FIRST PUBLISHED: Four Four Two, November 2002
By Chris Hunt

Jairzinho is seated when Gordon Banks enters the room, but he stands quickly. Both men smile warmly, shake hands and embrace. There’s a sense of genuine emotion in the air, a respect that you can almost reach out and touch. “Hello my friend,” says Jairzinho, “we have just been talking about you and your magnificent save.”


Brazil’s ponta direita – their right winger – is now 57 years of age and Banks is seven years his senior, but both are visibly excited about meeting. The last time the two men faced each other was on Sunday June 7, 1970, in the Jalisco Stadium, Guadalajara, Mexico, when in front of a crowd of 66,000 largely baying Mexicans, they played their part in a game still regarded by many as the best there ever was.


On the day Jairzinho’s solitary goal gave Brazil the edge in a cat and mouse battle between two footballing giants, but the miraculous instinct save made by Banks from Pele’s powerful header ensured the keeper’s own place in football folklore.

In defeat England were left with enough positive images to be able to revel in the memory of the confrontation for the rest of time, but while Bobby Moore’s backtracking precision-tackle – he lifted the ball clean from the toe of the attacking Jairzinho – remains a textbook example of the art of defending, the Brazilian went on make real football history by scoring in every game in the tournament.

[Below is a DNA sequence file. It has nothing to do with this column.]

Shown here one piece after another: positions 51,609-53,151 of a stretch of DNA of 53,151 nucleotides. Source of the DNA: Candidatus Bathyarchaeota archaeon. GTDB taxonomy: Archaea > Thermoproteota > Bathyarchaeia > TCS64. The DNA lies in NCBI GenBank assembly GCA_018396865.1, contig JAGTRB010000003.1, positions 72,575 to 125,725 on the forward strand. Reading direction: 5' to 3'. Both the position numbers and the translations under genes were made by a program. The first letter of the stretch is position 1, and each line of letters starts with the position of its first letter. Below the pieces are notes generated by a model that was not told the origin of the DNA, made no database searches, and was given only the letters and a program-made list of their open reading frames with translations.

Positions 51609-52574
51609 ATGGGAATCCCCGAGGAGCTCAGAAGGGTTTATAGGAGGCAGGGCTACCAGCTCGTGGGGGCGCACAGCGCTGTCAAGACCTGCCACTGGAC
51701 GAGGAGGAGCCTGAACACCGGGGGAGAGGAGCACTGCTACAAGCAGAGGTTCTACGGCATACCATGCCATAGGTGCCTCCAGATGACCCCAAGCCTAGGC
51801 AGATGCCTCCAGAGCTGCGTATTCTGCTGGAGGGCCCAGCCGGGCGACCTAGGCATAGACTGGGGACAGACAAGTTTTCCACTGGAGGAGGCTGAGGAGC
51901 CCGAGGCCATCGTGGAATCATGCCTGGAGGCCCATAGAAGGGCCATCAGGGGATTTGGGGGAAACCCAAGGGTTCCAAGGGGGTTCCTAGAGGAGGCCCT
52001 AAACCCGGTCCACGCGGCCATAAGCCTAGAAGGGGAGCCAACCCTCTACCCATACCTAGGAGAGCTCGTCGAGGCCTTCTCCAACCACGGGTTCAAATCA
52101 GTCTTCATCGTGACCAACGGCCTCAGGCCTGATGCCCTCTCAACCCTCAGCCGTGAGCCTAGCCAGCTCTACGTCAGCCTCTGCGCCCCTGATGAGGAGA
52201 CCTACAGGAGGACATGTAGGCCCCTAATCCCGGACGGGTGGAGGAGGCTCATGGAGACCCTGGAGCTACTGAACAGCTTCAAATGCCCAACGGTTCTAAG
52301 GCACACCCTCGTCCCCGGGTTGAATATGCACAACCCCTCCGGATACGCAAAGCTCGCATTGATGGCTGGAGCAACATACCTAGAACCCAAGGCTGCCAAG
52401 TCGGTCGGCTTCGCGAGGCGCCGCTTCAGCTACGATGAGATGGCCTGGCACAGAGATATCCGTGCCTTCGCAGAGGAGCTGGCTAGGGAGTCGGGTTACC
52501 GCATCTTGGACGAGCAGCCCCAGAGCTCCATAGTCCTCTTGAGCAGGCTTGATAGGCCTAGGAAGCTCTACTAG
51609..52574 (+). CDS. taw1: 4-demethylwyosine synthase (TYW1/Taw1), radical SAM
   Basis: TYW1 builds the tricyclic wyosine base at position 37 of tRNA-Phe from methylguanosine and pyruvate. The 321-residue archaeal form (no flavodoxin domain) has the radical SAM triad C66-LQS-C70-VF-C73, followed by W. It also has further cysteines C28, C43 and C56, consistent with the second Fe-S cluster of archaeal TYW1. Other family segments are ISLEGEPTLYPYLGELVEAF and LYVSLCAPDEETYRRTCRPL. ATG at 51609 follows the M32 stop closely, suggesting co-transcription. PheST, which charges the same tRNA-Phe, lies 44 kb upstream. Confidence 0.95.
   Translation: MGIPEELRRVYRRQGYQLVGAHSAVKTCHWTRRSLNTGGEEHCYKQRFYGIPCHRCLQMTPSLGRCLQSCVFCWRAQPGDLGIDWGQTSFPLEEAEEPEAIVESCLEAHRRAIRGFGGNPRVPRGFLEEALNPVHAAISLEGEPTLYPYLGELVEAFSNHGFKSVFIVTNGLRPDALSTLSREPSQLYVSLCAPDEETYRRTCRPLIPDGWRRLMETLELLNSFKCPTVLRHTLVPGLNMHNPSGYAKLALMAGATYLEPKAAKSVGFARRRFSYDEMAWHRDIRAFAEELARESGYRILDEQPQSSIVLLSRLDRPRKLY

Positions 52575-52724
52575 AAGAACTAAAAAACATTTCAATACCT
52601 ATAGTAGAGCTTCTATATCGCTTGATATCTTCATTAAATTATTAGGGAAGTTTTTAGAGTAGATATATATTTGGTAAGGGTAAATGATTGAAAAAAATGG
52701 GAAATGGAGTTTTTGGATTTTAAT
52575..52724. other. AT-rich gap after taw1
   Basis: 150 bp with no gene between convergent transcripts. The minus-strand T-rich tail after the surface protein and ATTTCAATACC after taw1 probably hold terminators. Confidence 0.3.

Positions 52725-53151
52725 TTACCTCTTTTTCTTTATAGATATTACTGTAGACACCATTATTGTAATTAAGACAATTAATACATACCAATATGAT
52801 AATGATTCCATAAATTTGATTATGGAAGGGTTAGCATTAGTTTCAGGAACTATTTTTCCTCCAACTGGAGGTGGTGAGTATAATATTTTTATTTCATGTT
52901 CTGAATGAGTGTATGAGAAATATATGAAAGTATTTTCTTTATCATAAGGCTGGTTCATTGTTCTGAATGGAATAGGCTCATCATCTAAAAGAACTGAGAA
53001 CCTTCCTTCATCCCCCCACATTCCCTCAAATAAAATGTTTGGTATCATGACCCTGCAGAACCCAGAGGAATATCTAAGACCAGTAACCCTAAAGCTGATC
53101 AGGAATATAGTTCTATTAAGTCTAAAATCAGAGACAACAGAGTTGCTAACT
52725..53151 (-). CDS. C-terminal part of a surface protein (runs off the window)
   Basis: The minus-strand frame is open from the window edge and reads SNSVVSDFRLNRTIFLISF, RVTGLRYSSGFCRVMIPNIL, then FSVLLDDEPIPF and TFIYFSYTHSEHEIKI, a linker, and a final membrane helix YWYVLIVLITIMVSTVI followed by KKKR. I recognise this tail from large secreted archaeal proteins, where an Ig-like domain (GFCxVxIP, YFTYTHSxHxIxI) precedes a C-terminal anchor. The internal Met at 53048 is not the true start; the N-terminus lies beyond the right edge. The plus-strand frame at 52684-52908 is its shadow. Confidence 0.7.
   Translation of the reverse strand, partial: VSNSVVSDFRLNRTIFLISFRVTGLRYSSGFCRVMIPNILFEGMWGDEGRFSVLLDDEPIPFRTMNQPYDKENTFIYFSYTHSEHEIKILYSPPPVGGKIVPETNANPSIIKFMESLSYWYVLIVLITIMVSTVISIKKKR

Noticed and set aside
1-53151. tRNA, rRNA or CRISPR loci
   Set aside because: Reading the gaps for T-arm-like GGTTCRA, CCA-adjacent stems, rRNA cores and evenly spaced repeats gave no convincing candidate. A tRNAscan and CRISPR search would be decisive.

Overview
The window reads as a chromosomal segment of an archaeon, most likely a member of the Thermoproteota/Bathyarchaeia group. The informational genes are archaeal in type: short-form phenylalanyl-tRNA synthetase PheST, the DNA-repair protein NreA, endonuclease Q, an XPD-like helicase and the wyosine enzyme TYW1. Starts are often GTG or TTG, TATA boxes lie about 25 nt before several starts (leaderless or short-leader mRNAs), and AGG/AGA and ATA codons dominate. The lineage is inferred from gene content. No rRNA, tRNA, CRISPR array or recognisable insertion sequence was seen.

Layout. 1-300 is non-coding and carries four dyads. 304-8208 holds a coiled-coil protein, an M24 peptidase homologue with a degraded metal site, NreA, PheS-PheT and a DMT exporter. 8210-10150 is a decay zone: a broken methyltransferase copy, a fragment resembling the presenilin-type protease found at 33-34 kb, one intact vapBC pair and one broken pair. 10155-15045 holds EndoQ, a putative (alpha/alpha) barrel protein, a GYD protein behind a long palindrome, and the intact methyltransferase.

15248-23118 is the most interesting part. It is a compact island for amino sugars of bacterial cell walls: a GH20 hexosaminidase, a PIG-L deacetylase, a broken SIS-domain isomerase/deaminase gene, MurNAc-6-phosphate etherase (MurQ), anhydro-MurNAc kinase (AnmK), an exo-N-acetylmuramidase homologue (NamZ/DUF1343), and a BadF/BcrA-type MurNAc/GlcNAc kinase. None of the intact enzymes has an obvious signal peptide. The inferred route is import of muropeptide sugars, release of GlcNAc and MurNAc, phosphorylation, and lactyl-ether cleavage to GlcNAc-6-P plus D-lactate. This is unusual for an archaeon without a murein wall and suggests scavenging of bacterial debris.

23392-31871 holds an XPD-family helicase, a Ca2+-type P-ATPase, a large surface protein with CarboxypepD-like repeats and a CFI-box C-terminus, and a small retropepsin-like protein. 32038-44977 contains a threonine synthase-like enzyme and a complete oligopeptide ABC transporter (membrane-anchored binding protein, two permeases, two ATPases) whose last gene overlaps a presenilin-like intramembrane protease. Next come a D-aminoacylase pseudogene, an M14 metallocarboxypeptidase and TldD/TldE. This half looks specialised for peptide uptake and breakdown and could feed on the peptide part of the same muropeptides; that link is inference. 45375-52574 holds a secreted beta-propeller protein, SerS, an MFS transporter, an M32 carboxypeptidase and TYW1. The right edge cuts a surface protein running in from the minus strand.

It may have been 32 years since they were last on the same pitch, but Banks has cut short his holiday and made the journey up to Leeds just to meet the Brazil legend. He is even content to don a classic 1970-style replica England goalkeeper’s jersey to recreate – ‘Phoenix from the flames’ style – Jairzinho’s match-winning goal. “Well, I’m 64 now,” he says with a smile, “so conceding that goal again will be far easier now for me than trying to recreate the save from Pele.”


After ‘Jair’ nets once more for old time’s sake – more a scuff this time around than a beautifully executed volley – the two legends eagerly swap (and sign) their replica shirts and reminisce about the old days, about a game that history has decreed should be remembered as the best there ever was.


This is the first time you’ve met since the game in 1970.


BANKS: “Yes, we haven’t met since because Brazilian teams didn’t play against European team very often. I did play against Santos but Jairzinho didn’t play for Santos.”


JAIRZINHO: “I played for Botafogo. Every year Santos go outside the country and play in Europe or elsewhere in South America. Botafogo do that too, but I have not had chance to play against my friend.